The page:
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One fifth of Europe's birds face the threat of extinction

Last modified: 03 June 2015

Puffin carrying sandeels in bill

Puffins are among 37 species on the list that visit the UK

Image: David J Morris

A new assessment of European birds has revealed that nearly one fifth (18 per cent) are considered to be at risk of extinction across the European Union. 

The main threats? Habitat loss, climate change and increasingly intensive farming. 

The list contains 37 species which occur regularly in the UK - including the lapwing, puffin and curlew.

It's taken three years of work to produce the new report, the European Red List of Birds. We believe it will set the base for European conservation and policy work for the coming years. 

Red warning for birds across Europe

The European Red List of Birds assesses birds across two geographical levels: the European Union (except Croatia); and the wider continent of Europe (from Greenland in the west to Turkey and European Russia in the east).

Martin Harper, the RSPB's Conservation Director, said: 'These red list assessments provide another red warning that nature across Europe is in trouble. 

'It would have been unthinkable 20 years ago that birds like the lapwing and curlew would be threatened species in Europe - the status of many species is deteriorating. However, European conservation action, guided by the Birds Directive is helping species like the stone-curlew, Dalmatian pelican, avocet and crane.'

Of the 451 species assessed across the European Union, 18 per cent (82 species) are threatened. Of those, 11 are Critically Endangered; 16 Endangered and 55 Vulnerable.

Birds in the UK 

Of 246 regularly-occurring birds in the UK, 37 species have been assessed as at risk of extinction in the European Union. 

The Balearic shearwater, a regular seabird visitor from the Mediterranean to UK shores, is listed as Critically Endangered: the highest category of threat. Other species, such as the black-tailed godwit, eider, Arctic skua and kittiwake, are listed as Endangered - the second-highest category of threat.

Birds in Europe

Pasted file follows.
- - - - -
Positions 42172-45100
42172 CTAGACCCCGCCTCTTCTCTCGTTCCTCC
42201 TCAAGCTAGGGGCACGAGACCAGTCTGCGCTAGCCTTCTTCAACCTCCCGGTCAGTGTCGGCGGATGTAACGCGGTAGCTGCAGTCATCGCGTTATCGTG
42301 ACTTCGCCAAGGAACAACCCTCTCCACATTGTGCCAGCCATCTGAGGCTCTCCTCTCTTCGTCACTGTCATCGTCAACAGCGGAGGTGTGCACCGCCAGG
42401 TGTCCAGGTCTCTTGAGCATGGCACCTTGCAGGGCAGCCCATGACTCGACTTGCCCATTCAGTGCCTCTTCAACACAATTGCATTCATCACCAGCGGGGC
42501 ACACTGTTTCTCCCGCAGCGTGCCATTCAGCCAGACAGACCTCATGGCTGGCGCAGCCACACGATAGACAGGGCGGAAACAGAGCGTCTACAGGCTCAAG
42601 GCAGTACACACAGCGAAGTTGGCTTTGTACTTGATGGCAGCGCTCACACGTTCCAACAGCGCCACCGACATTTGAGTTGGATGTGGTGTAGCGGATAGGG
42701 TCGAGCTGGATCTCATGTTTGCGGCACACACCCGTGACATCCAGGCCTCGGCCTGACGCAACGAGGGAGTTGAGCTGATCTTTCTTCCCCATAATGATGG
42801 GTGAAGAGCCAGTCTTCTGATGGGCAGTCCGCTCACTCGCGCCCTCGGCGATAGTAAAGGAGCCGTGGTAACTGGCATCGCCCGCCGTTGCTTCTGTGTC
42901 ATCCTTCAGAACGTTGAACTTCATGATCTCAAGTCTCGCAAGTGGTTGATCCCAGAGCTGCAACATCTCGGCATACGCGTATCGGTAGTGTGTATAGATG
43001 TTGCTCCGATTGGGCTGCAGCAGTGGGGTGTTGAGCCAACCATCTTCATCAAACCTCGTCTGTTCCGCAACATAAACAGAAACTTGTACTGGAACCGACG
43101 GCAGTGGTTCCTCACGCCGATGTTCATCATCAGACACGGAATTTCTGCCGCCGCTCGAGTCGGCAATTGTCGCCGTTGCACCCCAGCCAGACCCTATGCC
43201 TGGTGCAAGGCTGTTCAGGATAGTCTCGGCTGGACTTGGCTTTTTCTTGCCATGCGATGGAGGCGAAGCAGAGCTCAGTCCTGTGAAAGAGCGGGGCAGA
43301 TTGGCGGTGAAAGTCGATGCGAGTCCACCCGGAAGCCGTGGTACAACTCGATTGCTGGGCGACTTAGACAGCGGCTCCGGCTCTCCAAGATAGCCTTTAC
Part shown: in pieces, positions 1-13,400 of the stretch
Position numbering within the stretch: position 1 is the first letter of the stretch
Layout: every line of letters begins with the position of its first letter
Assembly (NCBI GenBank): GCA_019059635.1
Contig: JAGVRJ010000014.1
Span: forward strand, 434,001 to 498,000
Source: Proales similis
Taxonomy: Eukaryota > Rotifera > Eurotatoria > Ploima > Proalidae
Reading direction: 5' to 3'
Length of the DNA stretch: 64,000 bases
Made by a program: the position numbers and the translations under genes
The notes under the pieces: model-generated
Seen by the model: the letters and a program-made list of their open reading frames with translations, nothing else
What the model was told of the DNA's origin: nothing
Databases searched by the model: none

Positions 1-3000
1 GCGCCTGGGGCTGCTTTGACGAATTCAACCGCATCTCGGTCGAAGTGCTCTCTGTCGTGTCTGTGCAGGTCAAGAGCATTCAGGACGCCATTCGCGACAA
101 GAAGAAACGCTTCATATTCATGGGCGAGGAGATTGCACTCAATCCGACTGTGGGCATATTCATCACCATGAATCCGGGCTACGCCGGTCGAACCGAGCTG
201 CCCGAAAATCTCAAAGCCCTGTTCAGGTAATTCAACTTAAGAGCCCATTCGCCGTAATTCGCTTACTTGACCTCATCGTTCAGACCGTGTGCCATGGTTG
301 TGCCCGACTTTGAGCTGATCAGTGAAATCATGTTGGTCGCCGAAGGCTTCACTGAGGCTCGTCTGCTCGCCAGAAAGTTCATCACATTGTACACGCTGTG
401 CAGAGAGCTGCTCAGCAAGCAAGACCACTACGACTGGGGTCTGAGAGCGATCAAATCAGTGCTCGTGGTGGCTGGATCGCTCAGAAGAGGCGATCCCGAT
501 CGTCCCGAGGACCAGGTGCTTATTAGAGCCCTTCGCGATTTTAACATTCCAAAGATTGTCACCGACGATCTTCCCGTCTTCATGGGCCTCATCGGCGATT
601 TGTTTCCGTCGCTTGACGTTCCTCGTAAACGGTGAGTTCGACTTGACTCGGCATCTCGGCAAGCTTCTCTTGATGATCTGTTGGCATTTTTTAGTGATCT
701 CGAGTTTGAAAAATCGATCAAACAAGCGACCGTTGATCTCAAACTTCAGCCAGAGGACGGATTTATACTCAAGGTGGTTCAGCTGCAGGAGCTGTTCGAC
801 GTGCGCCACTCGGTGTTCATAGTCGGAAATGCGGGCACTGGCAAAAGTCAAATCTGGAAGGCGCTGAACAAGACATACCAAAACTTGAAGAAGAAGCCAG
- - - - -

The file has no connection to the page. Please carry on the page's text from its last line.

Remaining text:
Of the 533 species assessed across Europe, 67 (13 per cent) are threatened across the wider continent. Ten species are Critically Endangered (the highest threat level), including the sociable lapwing, yellow-breasted bunting and slender-billed curlew. The study also found that 18 species are Endangered and an additional 39 Vulnerable.

Still in trouble...

The conservation status of some species that were identified as being in trouble a decade ago hasn't improved. This list includes: Egyptian vulture, aquatic warbler, greater spotted eagle and little bustard.

On the up

A total of 20 species were previously considered regionally threatened and are now classified as Least Concern in Europe. These include some charismatic species, such as Dalmatian pelican, ferruginous duck, stone-curlew, black kite, lesser kestrel, black-throated diver and great bustard. 

Another 25 species are still threatened in Europe, but now have a lower extinction risk than a decade ago. For example, Zino's petrel and Azores bullfinch, both previously considered to be Critically Endangered, are now classified as Endangered.

'Much broader and deeper response' needed

Karmenu Vella, European Commissioner for Environment, Fisheries and Maritime Policy, said: "These reports contain some worrying statistics - but they also show the value of well-targeted actions to protect the biodiversity we depend on. 

'Our task is to find ways of building on those successes, and spreading them to other areas. They are also a valuable input to our on-going Fitness Check - Europe needs nature legislation that is fit for purpose.'

Christina Ieronymidou, the European Species Programme Officer at BirdLife, said: 'The European Red List tells us that we have done a decent job at rescuing the rarest species. But we are now faced with much bigger challenges, from the ecological degradation of our farmland to climate change. These problems require a much broader and deeper response.'

The European Red List of Birds has been published after three years of work by a consortium led by BirdLife International and financed by the European Commission. The Red List, which follows the International Union for Conservation of Nature methodology, is widely recognised as the most authoritative and objective system for assessing the extinction risk of species. 

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